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October 9, 2008

One area in which bad times are good for business

Last week I asked in this post, "When will the latest economic crisis become a criminal justice story?".  Today, the New York Law Journal is on this story with this new piece, headlined "Criminal Prosecutions Predicted to Surge Over Financial Crisis."  Here is how the effective piece begins:

With public anger reaching a boiling point over plunging stock prices and Wall Street "greed," white-collar defense attorneys are preparing for an inevitable surge in criminal prosecutions.

Stanley S. Arkin, for one, said he expects that the anger, hysteria and economic dislocation fueled by "imprudent credit policies" will "inspire" indictments that would not have been brought in a "calmer and more dispassionate time." There is "an underlying popular sensibility in this country that someone has to pay for all the jobs lost and the savings extinguished," said Arkin, a partner at Arkin Kaplan Rice.  "There's a lynching quality that arises in circumstances of extreme dislocation like this."

As I said before, this all suggests it may be an especially good time to "buy stock" in any law firm specializing in white-collar defense, and law students might want to sign-up ASAP for courses in White-Collar Crime and/or Federal Criminal Law and Sentencing. 

In addition, all corporate attorneys with old business clients now fearing different kinds of legal problems ought to quickly study up on federal sentencing realities.  As regular readers know well, the first executives to run to prosecutors and offer up information are likely the ones (and perhaps the only ones) who will escape severe consequences when indictments start rolling in.

October 9, 2008 at 08:02 AM | Permalink

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Comments

As the owner of a retail liquor store I too am looking forward to reasonably good times. People look at the $10 they've got and think
"This'll get me a couple beers at the bar, but I could get a six pack at the store." then they go "Hey Billy, you wanna go in for half a eighteen pack with me?"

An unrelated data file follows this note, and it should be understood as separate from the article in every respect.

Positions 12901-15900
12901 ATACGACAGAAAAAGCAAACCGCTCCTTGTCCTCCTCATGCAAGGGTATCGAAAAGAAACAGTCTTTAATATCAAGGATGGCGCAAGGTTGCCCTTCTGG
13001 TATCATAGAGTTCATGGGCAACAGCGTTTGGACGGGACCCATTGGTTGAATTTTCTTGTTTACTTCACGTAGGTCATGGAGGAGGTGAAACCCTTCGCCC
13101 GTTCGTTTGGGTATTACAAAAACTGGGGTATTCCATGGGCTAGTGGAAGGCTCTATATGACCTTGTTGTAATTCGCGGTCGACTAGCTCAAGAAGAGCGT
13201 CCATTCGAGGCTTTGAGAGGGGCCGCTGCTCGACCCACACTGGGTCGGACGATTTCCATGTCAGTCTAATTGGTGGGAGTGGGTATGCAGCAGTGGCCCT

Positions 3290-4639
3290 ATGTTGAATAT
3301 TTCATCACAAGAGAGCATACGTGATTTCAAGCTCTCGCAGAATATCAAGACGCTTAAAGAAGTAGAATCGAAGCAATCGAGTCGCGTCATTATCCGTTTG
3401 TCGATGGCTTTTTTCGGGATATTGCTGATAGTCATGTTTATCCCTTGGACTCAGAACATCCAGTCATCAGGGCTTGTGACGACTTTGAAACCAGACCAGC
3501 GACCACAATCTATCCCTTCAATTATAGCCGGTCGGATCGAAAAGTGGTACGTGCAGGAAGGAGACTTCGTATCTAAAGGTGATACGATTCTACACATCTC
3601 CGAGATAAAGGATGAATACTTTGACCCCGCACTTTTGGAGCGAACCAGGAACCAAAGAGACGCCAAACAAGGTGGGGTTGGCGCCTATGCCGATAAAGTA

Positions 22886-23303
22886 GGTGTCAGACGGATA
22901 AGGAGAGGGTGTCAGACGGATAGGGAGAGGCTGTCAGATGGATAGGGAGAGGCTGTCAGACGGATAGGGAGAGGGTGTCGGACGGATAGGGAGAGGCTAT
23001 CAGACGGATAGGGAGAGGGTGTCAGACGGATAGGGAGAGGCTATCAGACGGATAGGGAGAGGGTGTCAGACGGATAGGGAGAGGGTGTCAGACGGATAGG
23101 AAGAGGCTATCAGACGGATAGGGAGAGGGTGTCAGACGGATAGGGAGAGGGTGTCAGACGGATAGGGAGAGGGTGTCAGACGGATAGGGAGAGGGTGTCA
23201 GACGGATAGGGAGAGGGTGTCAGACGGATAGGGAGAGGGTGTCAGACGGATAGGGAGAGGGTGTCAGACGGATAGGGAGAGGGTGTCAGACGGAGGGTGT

The town I live in is too small to support a pawn shop, which is also pretty much recession proof, especially in a tight credit market.

Posted by: Soronel Haetir | Oct 9, 2008 9:10:04 AM

I've had a couple of recent posts, Doug, on the economic crisis and its intersection with criminal justice topics.

The problem with possible prosecutions is that it's precisely de-regulation - i.e., eliminating laws like Glass Steagal that prevented the previously illegal behavior that caused the crisis - that got us here in the first place. It's possible we'll see a few show-trials just to give the public a scapegoat, but I seriously doubt the trend will last long enough for any law students to make career decisions based on it. A superior career choice at this point might be studying bankruptcy law if you're predicting demand for lawyers based on economic trends.

Posted by: Gritsforbreakfast | Oct 9, 2008 9:34:16 AM

I agree with gritsforbreakfast. One of the the things I will be watching most closely is how Obama deals with bankruptcy law. There are lots of liberals unhappy with the package they got steamrolled on a few years ago and it will be interesting to see if they can roll back those changes.

Posted by: Daniel | Oct 9, 2008 12:50:49 PM

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